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Dealing with Break Times in Digital Workplace – UPDATED 2021 – A Complete Guide

Dealing with Break Times in Digital Workplace – UPDATED 2021 – A Complete Guide
Dealing with Break Times in Digital Workplace – UPDATED 2021 – A Complete Guide
Research has found that taking a break can be very beneficial for your team, but how do you deal with this in the Digital Workplace.
Posted in: Digital Transformation
Dealing with Break Times in Digital Workplace – UPDATED 2021 – A Complete Guide
Dealing with Break Times in Digital Workplace – UPDATED 2021 – A Complete Guide

Gone are the days when the work environment was simply an actual space representative occupied during regular office hours. Technology is providing people with greater flexibility and autonomy in how – and when – they work. But digital working on multiple devices brings a downside of blurred boundaries between work and personal life, which can be a significant driver of stress.Spain has launched a four-day workweek trial. Everyone is talking about hybrid working these days, and no-meeting days are becoming more common. Clearly, major reforms are afoot to overhaul the digital workplace.

While all of these big changes are being proposed, many people are working longer hours and are becoming more burned out. It is estimated that, on average, they spend an extra four days in unpaid overtime per month. How do you manage break time remote in a digital workplace or remote frontline workers?  Taking breaks has been shown to be important in recovering from stress, which can, in turn, improve your performance. Recovering from work stress can restore energy and mental resources and decrease the development of fatigue, sleep disorders and cardiovascular disease.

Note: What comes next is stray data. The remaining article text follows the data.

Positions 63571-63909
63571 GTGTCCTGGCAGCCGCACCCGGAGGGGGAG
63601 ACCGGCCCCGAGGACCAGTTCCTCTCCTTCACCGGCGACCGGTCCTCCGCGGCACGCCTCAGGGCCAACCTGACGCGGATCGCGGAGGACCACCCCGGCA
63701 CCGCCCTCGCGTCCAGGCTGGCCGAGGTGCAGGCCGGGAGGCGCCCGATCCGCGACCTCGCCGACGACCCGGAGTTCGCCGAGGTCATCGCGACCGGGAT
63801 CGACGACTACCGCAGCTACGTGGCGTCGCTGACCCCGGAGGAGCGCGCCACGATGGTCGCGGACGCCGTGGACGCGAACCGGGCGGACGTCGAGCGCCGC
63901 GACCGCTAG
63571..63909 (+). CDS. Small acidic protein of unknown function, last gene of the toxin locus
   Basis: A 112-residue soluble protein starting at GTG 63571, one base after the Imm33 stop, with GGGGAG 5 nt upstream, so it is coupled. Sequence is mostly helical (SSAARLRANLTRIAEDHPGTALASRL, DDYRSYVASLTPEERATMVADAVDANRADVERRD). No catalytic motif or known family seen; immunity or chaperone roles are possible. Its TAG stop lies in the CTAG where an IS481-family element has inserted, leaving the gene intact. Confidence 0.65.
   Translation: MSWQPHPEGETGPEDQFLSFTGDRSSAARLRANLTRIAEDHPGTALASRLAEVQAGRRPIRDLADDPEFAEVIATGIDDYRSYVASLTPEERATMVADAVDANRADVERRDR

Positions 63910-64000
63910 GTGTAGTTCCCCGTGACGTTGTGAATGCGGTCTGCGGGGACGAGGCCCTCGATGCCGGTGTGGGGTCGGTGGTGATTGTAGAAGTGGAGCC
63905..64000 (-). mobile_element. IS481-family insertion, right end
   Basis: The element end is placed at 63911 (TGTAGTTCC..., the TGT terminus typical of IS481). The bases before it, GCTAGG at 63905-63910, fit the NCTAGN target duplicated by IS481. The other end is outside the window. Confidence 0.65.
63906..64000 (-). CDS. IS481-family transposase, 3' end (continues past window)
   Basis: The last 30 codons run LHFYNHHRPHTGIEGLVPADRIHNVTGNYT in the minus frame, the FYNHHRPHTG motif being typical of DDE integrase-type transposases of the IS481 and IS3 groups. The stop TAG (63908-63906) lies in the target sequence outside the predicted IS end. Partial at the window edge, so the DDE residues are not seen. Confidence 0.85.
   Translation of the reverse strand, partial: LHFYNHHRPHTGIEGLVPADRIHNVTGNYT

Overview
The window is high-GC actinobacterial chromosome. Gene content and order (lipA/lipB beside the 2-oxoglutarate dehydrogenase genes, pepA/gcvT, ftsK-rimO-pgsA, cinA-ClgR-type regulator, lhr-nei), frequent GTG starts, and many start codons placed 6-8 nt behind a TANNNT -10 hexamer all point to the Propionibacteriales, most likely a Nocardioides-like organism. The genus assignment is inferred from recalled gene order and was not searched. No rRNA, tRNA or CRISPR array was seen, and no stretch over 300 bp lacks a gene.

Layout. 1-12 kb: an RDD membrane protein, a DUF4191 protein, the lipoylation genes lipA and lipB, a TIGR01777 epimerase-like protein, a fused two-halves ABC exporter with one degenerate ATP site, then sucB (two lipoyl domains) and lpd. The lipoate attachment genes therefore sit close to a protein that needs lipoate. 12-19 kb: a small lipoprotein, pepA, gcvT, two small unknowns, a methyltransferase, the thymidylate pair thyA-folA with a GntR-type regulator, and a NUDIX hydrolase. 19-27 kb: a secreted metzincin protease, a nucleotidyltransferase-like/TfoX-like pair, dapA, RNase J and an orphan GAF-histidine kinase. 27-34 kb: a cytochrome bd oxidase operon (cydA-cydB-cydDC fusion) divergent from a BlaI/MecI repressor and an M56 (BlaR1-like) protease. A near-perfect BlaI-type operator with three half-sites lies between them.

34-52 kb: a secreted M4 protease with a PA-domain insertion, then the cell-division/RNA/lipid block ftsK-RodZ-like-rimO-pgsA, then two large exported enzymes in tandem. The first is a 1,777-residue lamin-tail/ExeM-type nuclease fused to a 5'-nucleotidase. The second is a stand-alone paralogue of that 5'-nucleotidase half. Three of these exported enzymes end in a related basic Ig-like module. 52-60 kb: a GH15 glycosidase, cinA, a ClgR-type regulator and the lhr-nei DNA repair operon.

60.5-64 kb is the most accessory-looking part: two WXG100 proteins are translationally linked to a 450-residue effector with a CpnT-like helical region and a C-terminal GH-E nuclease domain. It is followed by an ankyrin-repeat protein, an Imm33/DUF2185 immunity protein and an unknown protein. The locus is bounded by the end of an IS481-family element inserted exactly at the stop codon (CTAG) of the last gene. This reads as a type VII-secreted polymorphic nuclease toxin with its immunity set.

Time management has a lot of advantages

When we think of time management, we naturally think of increased productivity, completing more tasks, and reaching goals more quickly. That's all OK. But that's undervaluing time management. The benefits of effective time management in the digital workplace are numerous. For example:

Controlling the workflow

When you monitor all the steps and come to know how long a project, job, or assembly takes and break it down into its parts, you can identify where better efficiency may be made right away. This is something that manufacturers do all the time on the factory floor. Many other industries, as well as a small number of service organizations, do. Establish a baseline by observing your team in action on the project. It will make it easy for you to know the gaps and inefficiencies if you time monitor the workflow each time it's used, and you'll be able to tighten and smooth up your procedures.

Personnel management  

It is important to know what your team is capable of and who on your team is most effective at specific tasks, positions, and responsibilities. Determine whether or not someone should be moved from one role to another. It's possible that if someone appears to be trailing, it's because this isn't the right role for them. With a variety of jobs or responsibilities, the same person will fly through the work they enjoy.

Leadership in the digital workplace

Time management can help managers adapt their leadership styles as the digital workplace continues to evolve from the fully remote workplace of last year's lockdowns to the hybrid and flex models we are experimenting with today. Time tracking can warn executives of potential professional and even personal concerns, in addition to showing staff efficiency and job aptitude. For example, if a previously highly engaged employee begins to increase their web surfing during office hours, they may be suffering from isolation-related burnout. You can then intervene to assist them.

Profitability, pricing, and budgeting